This week’s FAQ Friday turned into FAQ Saturday due to a very busy schedule yesterday. This week’s question: Is deep tissue more effective than other types of massage, and what do you suggest for clients who love deep pressure?
The quick answer: nope, deep tissue is not more effective than other types of massage. In the past we believed that pain in the body was usually an “issue in the tissues” and by massaging the body we were releasing tension and adhesions and helping to correct these “issues in the tissues.” We now understand that massage appears to be beneficial because it can help sooth the nervous system, sending signals to the brain saying, “hey, we’re safe, so you can dial down those feelings of pain or tension.” The brain then sends the signal back to the body, decreasing those negative feelings of pain or tension. It’s the brain that creates these sensations (pain is an OUTPUT from the brain), and it’s the brain that can decrease these sensations. It really isn’t an “issue in the tissues” so there no need to smash and bash the muscles trying to relax them by creating pain.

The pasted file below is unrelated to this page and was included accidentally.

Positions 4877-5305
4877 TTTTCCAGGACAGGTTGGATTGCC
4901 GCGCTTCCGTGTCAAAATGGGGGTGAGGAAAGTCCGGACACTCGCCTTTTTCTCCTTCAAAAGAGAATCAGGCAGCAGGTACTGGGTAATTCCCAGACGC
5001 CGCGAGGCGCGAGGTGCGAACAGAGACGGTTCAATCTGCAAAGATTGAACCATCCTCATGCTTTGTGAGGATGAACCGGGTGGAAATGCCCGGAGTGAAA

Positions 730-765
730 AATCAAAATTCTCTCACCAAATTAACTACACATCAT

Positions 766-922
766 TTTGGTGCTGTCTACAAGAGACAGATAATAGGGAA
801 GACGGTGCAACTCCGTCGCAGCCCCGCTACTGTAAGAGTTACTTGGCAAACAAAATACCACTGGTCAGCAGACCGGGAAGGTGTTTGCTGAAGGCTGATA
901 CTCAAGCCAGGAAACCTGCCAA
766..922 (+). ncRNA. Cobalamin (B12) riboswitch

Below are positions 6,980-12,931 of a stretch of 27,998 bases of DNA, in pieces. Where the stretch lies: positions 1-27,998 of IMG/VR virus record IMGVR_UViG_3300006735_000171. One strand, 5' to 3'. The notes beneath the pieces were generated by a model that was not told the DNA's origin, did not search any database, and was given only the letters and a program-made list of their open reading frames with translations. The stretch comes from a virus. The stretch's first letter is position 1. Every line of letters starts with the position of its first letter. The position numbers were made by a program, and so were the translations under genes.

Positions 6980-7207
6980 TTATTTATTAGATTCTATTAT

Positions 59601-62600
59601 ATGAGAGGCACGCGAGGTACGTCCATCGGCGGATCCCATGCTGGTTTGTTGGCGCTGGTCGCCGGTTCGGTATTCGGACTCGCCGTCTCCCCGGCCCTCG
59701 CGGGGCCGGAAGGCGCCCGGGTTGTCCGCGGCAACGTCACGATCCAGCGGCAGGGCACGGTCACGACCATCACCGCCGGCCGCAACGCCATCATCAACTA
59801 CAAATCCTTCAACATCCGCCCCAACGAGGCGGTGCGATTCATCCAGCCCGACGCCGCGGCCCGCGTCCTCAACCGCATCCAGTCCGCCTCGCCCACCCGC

It is suspected that massage that is too deep may contribute to central sensitization, which is essentially a hypersensitivity to pain. If the body views deep massage as pain, for example, it can cause there to be more pain with less provocation. Pain can create changes to the central nervous system, which can make a person more sensitive and can create more pain. A deeper massage could create temporary relief of your pain but also create sensitization causing more pain and issues in the long term.
If you enjoy pressure that “hurts so good,” and find relief with this type of pressure, I suggest trying Ashiatsu. With Ashiatsu, I use my feet to apply broad pressure. The pressure can be anywhere from very light to very deep, but the nice thing is that by using feet, the pressure isn’t “pointy” like using an elbow or fingertips.